HistoricHouse & Chapels
More than 200 years ago, Ushaw was born in secret, as a religious community for training priests.
A place of wonder,
waiting to be discovered.
Ushaw's Founding Story
Henry VIII and Elizabeth I, swapped Roman Catholicism for their new Church of England. Gunpowder plots, uprisings and rebellions followed and failed. Catholics were exiled and hunted. The forefathers of Ushaw spent 300 years, living in Northern France, in a town called Douai.
Forced out of Douai by the French Revolution, they set sail across the channel back to England – looking for a new home. The Douai refugees found 19th century Protestant England to be cold and unwelcoming.
Eventually, on a high hill, four miles west of Durham and its dramatic Norman Cathedral and Castle — near a place called Ushaw Moor — they bought land from a sympathetic nobleman. There they built an historic house, chapels and gardens and created a new Catholic seminary (school for priests). The first stone was laid in 1804. By 1808, St Cuthbert’s College was open to serve the Northern Diocese.
Ushaw-in good times
Our gardens & parkland
are open Daily 11am–4pm,
The Main House & Chapels are open Thursday to Sunday 1pm–4pm
Ushaw: Historic House, Chapels & Gardens,
near Durham City
A Story of Secrecy to Splendour
Afraid of local anti-catholic reaction, one of the leaders of the Douai priests — Bishop William Gibson — masterminded an ingenious plan to keep his new community safe.
They planted a long row of Beech trees and behind it built a Georgian period Country house — in keeping with the fashion of the day — disguising its true identity and purpose.
They quietly resettled into English life and society, keeping themselves to themselves, behind Bishop Gibson’s wall of Beech.
Things improved for Catholics in the 19th century, especially after the Catholic Emancipation Act of 1829 — which enabled Catholics to hold public office, serve as MP’s and enrol for University degrees.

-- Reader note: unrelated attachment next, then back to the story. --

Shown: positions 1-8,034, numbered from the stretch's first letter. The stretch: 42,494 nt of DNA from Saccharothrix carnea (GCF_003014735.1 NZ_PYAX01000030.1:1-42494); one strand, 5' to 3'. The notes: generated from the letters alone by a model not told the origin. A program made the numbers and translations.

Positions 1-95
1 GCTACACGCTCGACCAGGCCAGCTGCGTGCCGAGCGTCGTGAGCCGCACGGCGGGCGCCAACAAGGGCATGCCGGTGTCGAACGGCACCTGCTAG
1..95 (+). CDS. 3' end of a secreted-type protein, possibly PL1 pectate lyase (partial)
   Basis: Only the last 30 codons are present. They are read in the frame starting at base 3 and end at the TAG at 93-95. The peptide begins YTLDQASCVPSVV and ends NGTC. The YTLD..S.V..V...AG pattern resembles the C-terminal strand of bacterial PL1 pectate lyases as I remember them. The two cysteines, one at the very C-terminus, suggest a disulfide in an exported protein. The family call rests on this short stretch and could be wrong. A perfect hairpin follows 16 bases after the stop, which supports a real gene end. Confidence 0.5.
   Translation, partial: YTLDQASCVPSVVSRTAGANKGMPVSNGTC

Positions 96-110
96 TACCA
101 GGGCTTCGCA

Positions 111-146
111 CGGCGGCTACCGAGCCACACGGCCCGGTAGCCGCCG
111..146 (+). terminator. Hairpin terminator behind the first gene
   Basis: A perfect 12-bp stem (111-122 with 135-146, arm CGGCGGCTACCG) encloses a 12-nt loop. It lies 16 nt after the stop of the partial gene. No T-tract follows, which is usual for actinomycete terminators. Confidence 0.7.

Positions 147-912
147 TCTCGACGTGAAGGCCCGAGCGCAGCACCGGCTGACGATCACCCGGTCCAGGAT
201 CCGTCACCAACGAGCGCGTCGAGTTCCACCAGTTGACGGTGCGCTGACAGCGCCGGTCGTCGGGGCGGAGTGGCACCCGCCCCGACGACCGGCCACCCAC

Over the next two centuries, Ushaw expanded with great ambition, into a fully self-sustaining community of around 500 acres with a working farm, infirmary, museum, library, formal gardens, lake, golf course, tennis courts, sports grounds and a post and telegram office.
Ushaw’s growth was a sign of the growing confidence and wealth held in the English Roman Catholic Church by the middle of the 1800’s – and is the reason for the breath-taking estate you can visit today.
Book a Guided Tour
The main House and associated buildings are accessible to all. They are a permanent home for our exhibitions, art and world renowned library. Ushaw is one of Britain’s best places to see Gothic Revival, Georgian and Victorian architecture.
You can take a guided tour or wander freely through corridors, chapels and cloisters experiencing unbroken peace and tranquillity. Children and families can collect clues, solve mysteries and unravel our treasure and learning trails.
Much of the splendid design, architecture and craftsmanship on show at Ushaw is the work of Augustus Pugin, his sons and grandsons.
Pugin was the grand designer of his time and architect to the great and good of Victorian England. His works include the clock face of Big Ben and interiors in Westminster’s Houses of Parliament.
Augustus loved Gothic Revival Architecture – a style inspired by grand Mediaeval churches and Cathedrals.
You’ll notice ornate castle-like towers, parapets, arches, gables, pointed windows, soaring stain glass and gold leaf a plenty.
While you walk around Ushaw’s Historic House and Chapels look upwards and all around to admire true mastery and devotion to detail.
Enter the main Georgian Country house and you step into a world of splendour.
This breath-taking building houses fine art, paintings by old masters, rare books, exquisite craftsmanship, splendid sculpture and iconic treasures.
Our Original Pugin stained glass windows and pews, our golden eagle lectern, wooden carved statues and epic paintings are just some of Ushaw’s jaw-dropping treasures to marvel at.
St Cuthbert’s Chapel is perhaps our most sacred space and celebrates the life of St Cuthbert, an iconic Northern Saint, whose remains lie in Durham Cathedral. It’s a working Chapel and holds Friday Mass.
Wonder and amazement collide when visitors discover the Gothic splendour of the chapel for the first time. Wows and gasps fill still air between its sandstone walls, soaring stained glass windows and Lakeland slate roof.
There are many other smaller chapels at Ushaw, each a pocket of peace, for you to stumble upon at your leisure.
This is a place to lose yourself, get lost in the moment and escape the everyday.
There are 14 chapels in Ushaw for you to explore.